Parallel parking is tough. It’s one of those things that every teenager dreads when taking his or her first driving test, and a skill that the vast majority of adult drivers who don’t live in cities forget shortly after. Parallel parking between two vehicles is even harder – it requires a great deal of concentration and control, and even the smallest mistake can lead to damage. Imagine, then, what can occur if a limo has to parallel park. The sheer logistics of the action are mind-boggling, and any limo driver worth his or her license is probably going to avoid the action when possible. Unfortunately for you, you had to encounter the one driver who just had to give it a shot – and he or she managed to damage your car in the process. The question, then, must be raised about who is going to pay for the damage.
Deciding who is responsible for the damage to your car hinges on a legal concept called liability – not just who is responsible for causing the damage, but rather who has the responsibility to make the car whole once again. The good news, as far as most state laws are concerned, is that liability is pretty cut and dried here – the limo driver caused the damage when parallel parking, so the liability definitely isn’t on you as the driver of the car. There are rather complex questions about who actually owes you the money to get your car fixed (it might be the driver, it might be the company that employs the driver), but the good news for you is that you are likely off the hook when it comes time to pay the bill for getting your car fixed.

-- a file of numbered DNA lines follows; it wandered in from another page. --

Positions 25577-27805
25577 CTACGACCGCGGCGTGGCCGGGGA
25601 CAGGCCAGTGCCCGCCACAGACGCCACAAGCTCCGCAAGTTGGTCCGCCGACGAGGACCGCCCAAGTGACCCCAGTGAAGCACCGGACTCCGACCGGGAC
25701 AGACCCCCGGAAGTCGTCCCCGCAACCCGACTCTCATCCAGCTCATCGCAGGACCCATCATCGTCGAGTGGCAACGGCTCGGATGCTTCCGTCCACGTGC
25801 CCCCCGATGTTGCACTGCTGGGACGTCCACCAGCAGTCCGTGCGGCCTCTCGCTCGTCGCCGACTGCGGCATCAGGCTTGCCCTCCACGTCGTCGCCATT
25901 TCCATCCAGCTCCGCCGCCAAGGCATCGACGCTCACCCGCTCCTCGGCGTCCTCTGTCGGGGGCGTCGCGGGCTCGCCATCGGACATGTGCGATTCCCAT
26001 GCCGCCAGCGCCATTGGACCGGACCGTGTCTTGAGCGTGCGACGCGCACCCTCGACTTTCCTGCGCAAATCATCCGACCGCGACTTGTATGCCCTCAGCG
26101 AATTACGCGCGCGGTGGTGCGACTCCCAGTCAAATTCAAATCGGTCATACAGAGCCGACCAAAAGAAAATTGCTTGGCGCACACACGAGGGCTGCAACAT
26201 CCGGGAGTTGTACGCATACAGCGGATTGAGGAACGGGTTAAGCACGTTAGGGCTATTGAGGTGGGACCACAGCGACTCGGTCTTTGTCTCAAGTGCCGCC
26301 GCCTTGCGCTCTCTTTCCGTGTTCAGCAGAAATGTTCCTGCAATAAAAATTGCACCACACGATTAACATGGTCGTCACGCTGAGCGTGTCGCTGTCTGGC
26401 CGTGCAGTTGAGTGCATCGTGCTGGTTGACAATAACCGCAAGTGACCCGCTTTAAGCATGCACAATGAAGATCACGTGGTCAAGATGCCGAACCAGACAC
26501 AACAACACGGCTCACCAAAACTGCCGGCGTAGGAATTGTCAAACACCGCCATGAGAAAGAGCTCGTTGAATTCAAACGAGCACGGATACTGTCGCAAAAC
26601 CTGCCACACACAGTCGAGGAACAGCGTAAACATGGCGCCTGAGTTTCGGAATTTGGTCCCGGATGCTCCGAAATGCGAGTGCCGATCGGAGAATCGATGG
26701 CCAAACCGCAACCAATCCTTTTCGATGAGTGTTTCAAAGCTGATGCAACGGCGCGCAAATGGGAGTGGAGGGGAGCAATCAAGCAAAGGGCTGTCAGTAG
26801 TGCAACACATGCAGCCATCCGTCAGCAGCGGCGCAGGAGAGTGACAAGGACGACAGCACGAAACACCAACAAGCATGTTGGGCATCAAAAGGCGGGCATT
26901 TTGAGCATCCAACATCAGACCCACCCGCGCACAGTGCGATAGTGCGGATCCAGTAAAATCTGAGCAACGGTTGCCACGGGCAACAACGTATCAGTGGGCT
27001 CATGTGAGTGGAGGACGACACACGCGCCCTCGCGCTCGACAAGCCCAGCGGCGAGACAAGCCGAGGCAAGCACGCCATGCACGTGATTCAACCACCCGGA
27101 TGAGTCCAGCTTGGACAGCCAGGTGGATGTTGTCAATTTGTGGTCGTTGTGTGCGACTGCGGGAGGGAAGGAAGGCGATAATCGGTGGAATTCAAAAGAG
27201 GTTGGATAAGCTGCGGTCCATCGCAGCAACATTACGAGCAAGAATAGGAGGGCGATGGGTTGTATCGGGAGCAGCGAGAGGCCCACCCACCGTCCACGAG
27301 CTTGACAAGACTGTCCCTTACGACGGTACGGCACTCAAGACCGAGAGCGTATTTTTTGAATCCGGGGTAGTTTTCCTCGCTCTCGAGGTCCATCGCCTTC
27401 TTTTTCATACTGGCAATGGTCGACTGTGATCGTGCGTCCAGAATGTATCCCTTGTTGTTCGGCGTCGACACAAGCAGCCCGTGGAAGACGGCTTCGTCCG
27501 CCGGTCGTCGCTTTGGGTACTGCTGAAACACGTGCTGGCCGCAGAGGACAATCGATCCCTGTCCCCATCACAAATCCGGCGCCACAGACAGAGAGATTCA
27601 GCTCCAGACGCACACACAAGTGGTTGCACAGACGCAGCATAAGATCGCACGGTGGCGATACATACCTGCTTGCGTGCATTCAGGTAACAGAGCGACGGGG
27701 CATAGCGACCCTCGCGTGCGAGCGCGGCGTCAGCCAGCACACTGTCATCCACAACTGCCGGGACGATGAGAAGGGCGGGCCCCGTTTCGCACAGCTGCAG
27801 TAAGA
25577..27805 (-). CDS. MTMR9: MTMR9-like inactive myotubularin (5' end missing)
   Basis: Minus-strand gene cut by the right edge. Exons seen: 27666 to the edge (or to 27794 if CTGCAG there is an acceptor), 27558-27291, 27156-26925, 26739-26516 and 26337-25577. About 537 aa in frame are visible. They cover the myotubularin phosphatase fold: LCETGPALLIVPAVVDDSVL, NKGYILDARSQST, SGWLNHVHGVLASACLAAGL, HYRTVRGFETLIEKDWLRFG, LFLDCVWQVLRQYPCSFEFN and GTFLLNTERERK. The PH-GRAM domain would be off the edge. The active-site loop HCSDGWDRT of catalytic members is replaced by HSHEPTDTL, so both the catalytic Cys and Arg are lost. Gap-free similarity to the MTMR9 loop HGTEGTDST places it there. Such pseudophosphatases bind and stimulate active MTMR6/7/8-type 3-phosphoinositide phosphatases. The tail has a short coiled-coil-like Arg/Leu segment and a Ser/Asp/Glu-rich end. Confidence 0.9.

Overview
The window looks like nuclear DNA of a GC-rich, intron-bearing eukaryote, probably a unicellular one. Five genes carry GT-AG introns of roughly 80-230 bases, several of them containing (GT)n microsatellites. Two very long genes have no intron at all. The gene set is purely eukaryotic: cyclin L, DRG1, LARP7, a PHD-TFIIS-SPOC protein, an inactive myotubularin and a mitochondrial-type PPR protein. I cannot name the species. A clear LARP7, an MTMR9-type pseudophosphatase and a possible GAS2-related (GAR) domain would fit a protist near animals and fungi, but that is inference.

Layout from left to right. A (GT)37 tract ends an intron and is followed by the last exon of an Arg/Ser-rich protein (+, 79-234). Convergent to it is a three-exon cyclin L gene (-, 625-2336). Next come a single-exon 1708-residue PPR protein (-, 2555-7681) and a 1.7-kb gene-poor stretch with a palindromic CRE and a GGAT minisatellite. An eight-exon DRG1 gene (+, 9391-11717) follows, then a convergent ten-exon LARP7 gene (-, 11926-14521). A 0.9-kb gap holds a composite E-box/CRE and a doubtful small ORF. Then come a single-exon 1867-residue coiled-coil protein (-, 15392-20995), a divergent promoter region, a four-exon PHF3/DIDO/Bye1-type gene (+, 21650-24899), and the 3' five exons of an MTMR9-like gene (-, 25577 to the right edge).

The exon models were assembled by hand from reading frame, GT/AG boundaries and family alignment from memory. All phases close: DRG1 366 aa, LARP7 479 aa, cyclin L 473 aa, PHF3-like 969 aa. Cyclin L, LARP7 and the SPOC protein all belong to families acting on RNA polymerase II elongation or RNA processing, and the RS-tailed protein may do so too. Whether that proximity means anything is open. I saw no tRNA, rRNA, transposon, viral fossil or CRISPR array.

Whether you should sue the limo driver, though, is a different question. What you’re likely looking for here is a way to get your car fixed, not a lengthy court battle. There are a number of steps that you will likely go through before you ever think about going to court. You’ll exchange insurance information, assuming that the limo driver has insurance. You will also contact an attorney, in hopes of having the entire matter settled out of court. If there is no insurance, the driver refuses to compensate you and the company suddenly stops answering your calls, though, it’s likely that a suit would be your best option. The best way to figure out how to proceed is to contact an attorney.